Audit reports documented substandard conditions and poor management in state-run hospital, prompting the state to summarily close many treatment facilities, including the Dorothea Dix Hospital in Raleigh [which serviced the Scotland County area]. In addition, legislators determined that the state wasted millions of dollars, particularly on community support programs that were over-used and poorly monitored. Some contractors who ran group home for local mental health agencies were reportedly unqualified to do so.
Despite the state’s efforts at mental health reform, hospital administrators agree that the problem has only worsened in the last decade. Public policy studies since then have documented the migration of the mentally ill from these shuttered treatment facilities to community hospitals, jails and prisons.”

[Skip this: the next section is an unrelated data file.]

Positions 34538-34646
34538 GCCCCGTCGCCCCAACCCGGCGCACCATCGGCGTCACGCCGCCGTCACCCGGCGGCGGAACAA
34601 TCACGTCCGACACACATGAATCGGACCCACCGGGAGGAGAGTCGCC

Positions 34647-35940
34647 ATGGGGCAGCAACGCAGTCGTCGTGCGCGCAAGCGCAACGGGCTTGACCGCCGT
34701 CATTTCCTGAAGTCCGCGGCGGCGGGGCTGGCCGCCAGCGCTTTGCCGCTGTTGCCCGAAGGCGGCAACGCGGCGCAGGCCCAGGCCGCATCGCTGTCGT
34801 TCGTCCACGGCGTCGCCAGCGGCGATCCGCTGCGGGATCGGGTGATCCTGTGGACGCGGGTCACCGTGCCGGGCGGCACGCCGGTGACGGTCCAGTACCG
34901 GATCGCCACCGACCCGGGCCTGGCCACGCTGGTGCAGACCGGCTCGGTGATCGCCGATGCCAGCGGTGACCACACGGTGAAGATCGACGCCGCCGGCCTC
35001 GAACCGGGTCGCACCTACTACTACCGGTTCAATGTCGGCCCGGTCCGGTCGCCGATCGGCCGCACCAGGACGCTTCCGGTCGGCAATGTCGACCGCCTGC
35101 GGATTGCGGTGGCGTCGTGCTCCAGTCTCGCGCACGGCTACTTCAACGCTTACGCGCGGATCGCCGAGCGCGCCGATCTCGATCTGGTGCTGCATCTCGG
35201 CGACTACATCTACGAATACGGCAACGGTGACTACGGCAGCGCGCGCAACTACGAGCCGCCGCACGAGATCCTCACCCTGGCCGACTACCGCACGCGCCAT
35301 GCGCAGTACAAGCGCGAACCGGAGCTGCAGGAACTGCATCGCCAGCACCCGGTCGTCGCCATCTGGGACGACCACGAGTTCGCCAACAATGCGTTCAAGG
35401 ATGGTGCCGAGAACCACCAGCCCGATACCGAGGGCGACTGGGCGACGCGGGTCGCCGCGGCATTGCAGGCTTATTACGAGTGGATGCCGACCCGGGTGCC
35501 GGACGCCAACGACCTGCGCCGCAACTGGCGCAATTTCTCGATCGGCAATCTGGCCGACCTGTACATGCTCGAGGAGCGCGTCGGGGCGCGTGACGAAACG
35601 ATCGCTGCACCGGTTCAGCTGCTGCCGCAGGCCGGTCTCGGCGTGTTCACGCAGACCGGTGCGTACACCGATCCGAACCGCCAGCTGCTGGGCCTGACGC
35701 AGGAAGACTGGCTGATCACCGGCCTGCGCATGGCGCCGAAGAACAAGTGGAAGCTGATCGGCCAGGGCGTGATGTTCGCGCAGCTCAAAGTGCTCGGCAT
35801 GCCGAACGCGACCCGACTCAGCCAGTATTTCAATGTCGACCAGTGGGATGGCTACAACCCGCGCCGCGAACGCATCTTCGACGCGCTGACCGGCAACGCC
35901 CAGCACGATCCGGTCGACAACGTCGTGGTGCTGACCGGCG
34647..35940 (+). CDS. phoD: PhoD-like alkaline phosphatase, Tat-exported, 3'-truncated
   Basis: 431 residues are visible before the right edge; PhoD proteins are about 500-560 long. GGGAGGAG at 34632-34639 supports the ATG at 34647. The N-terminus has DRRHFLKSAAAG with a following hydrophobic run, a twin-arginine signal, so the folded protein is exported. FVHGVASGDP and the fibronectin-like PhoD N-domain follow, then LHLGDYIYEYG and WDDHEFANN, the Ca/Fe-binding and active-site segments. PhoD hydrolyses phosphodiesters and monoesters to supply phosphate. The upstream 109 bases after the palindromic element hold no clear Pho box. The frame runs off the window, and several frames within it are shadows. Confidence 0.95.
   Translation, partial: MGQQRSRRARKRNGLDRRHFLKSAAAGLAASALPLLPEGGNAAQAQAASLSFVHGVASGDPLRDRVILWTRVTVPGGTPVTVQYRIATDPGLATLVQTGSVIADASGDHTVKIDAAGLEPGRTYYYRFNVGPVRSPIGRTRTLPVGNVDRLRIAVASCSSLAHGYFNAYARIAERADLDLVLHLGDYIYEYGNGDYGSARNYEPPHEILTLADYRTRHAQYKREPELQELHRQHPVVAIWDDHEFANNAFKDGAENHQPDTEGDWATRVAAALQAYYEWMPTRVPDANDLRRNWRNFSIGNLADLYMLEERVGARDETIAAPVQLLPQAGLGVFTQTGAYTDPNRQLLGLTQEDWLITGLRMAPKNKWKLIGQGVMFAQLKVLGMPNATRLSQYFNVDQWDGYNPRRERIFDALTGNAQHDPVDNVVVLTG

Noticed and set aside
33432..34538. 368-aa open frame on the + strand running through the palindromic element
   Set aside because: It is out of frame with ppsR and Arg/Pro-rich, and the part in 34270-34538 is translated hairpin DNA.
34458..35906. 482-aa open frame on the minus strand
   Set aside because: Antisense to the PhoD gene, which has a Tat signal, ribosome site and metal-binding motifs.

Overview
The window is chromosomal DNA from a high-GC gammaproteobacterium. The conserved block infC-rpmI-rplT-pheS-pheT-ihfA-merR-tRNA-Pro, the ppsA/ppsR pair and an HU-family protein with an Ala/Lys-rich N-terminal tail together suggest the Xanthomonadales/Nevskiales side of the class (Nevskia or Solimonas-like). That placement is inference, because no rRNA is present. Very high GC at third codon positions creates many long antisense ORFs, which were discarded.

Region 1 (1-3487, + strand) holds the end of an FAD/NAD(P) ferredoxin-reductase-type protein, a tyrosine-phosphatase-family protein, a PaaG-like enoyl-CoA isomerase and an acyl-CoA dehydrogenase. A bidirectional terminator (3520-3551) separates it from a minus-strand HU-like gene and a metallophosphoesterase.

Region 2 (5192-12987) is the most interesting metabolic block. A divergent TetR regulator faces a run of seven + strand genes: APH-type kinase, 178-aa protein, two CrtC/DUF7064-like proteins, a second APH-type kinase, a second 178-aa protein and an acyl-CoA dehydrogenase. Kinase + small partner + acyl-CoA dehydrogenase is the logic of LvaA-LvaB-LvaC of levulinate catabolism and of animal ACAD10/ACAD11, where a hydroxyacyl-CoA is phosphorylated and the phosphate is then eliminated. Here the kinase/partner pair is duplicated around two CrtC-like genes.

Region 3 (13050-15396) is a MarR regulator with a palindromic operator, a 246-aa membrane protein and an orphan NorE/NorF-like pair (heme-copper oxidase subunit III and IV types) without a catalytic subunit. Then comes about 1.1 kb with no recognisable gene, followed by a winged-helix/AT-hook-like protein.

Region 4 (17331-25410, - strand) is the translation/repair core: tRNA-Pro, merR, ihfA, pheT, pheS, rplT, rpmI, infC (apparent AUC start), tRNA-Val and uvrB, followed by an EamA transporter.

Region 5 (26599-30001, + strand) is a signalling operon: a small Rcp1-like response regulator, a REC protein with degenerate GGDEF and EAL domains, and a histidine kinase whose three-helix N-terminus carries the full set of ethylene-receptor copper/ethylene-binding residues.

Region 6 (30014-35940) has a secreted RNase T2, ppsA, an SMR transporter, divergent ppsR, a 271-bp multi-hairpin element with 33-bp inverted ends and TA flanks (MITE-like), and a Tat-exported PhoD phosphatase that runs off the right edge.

In my next series of articles, I will write of other states that are having the same problems, largely from the same ill planned causes, explain from a clinician’s viewpoint the causes, and also contest some of the above author’s own explanations that have become woven into the long evolving story/explanation of WHY this happened, why the states have felt the need to undo the MHC system etc. I will also try to weave in a more realistic history of the views of the mentally ill and the state psychiatric hospital system in this country. I will intentionally look at, detail and “story tell” the dark and darkest sides of abuses in the state psychiatric hospitals as they existed for over a hundred years. I will compare those to the manner in which Native Americans were treated especially in the 1800’s and early 1900’s when they too were sequestered away in their own version of sight, out of mind state psychiatric holding pens, the forced migration off their historical tribal lands to the abominable reservations. I will highlight the recent historical interest in the cultural history of the state psychiatric hospitals that have appeared in the form of wonderfully honest and fascinating books in the last several years that help to portray this movement honestly, even handedly without apology in all its positives [and there were some…] and negatives.